Wombat mange at a glance
Sarcoptic mange (caused by the mite Sarcoptes scabiei) has affected Tasmanian wombats since it was introduced by Europeans and their domestic animals during colonisation and now occurs widely across Tasmania.
Mange causes significant health and welfare impacts for individual wombats.
Research shows that in most areas of Tasmania the proportion of wombats that are visibly affected by mange is low (less than 5%) but localised outbreaks can occur with a higher proportion of wombats visibly affected.
Wombat numbers in Tasmania have increased over the last 35 years.
Tasmania's wombats are not at risk of becoming endangered or extinct.
Wombats develop skin irritations for reasons other than mange including digging, fighting, mating, vegetation and fungal infections.
There is no effective method to eradicate mange from the wild. However, DPIPWE is supporting research by the University of Tasmania into a new treatment method using a systemic insecticide called Bravecto®.
Preliminary results from these trials are promising and further research is underway to determine the best and safest way to treat wombats in the wild.
Bravecto® is currently not licenced for use on wombats in Australia and veterinary authorisation is required to treat wombats with this product. A permit from DPIPWE may also be required depending on the method of administration of the treatment.
Strategies to mitigate effectsDPIPWE is working with the University of Tasmania and the local community to better understand the causes that lead to mange outbreaks. We are also working to develop better treatment options for wild wombats affected by mange.
Specific actions that have been undertaken by DPIPWE relating to wombat status include:
- Analysis of Statewide and regional wombat population trends using the past 35 years of spotlight survey data;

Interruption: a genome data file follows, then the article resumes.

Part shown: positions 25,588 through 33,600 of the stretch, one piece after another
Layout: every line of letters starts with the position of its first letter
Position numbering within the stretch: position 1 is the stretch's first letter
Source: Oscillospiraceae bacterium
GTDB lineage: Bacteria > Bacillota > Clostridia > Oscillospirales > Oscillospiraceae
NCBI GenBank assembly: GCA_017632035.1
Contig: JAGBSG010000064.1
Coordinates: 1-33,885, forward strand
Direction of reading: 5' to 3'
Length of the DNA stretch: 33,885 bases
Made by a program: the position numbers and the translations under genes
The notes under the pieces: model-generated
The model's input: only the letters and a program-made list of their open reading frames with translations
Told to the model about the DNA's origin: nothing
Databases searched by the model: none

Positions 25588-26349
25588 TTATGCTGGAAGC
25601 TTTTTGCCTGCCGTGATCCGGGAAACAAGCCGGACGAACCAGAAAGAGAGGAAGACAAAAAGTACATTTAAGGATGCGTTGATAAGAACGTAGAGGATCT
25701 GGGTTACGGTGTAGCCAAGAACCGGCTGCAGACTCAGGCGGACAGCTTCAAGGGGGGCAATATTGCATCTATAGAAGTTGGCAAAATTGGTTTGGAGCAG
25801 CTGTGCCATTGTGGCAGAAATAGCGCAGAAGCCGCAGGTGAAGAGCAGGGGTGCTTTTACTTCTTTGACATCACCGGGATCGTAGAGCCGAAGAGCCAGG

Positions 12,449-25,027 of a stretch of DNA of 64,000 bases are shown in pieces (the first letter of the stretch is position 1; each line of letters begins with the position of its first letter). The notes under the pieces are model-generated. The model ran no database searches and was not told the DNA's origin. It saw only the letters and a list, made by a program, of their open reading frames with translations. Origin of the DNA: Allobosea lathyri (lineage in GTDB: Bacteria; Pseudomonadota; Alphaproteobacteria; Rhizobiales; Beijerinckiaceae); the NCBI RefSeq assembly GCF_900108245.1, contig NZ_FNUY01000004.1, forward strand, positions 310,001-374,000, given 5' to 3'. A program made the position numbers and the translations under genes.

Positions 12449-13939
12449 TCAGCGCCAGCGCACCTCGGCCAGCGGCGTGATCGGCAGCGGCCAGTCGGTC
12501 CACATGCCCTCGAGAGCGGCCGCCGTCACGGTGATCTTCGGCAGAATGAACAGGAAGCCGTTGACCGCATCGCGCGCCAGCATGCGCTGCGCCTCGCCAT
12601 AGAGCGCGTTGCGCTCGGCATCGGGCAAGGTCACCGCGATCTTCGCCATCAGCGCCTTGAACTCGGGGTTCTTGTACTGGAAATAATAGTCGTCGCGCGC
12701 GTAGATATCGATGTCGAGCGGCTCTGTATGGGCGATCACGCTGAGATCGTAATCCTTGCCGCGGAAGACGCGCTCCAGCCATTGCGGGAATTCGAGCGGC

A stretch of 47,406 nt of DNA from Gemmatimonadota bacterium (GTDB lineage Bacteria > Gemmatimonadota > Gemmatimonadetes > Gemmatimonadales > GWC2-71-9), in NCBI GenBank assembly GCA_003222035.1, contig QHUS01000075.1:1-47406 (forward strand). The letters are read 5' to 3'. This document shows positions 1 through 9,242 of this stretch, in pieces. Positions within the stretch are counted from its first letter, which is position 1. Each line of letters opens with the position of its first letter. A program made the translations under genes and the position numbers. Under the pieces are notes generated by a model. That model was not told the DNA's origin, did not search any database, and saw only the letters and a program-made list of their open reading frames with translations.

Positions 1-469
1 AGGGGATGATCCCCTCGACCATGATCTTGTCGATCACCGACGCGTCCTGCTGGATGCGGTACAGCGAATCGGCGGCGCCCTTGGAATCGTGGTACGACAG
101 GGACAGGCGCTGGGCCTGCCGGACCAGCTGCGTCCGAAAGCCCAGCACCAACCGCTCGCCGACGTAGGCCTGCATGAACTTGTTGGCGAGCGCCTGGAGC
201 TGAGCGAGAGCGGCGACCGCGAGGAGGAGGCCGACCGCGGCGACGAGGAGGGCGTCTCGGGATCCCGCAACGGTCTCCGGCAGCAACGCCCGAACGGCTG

Surveys to assess the distribution and prevalence of mange-affected wombats in Tasmania;
- Several research projects conducted by UTAS under permits provided by DPIPWE;
- Assisting the public by providing advice on managing mange-affected wombats;
- Working with the community to ensure that treatments are properly dispensed and documented to assess effectiveness;
- Allocation of funds for distribution to community groups and individuals involved in the treatment of mange-affected wombats;
- Allocation of funds to support research and monitoring; and
- Development of Mange Treatment Protocols:
Mange Treatment Protocols
How can I help?
There are many ways you can help:
Report observations of injured wombats or wombats with mange to DPIPWE;
Drive carefully in areas where wombats may be present to reduce the number of wombats killed or injured by cars;
Use non-lethal methods to manage wombats on agricultural land, including “wombat gates” to allow their passage through fences, while excluding wallabies from grazing on pastures and crops; and
Prevent dogs from roaming in areas where wombats occur.
If you would like information material about mange to display and hand out we have the following resources available:
Wombat Mange A3 Poster
Wombat Mange Information Sheet
Wombat Gate Use Synopsis (180Kb)
Treating mange-affected wombats
If you would like to treat a mange-affected wombat in your area, please contact DPIPWE for advice before commencing treatment.
DPIPWE staff can then assess:
- Whether the wombat you want to treat has mange or not - providing images of the wombat is very helpful to assess this;
- An appropriate treatment method;
- What permits will be required and how to obtain permits;
- How to contact experienced carers.
If you have experience in treating wombats for mange and wish to apply for a permit to use the pole and scoop method, please download the following application form:
using sulphur compounds, including lime sulphur and yellow powdered sulphur, are not considered suitable as a treatment for mange in wombats. Veterinary advice on the recommended treatment is detailed on the
Frequently Asked Questions page.
Other information sources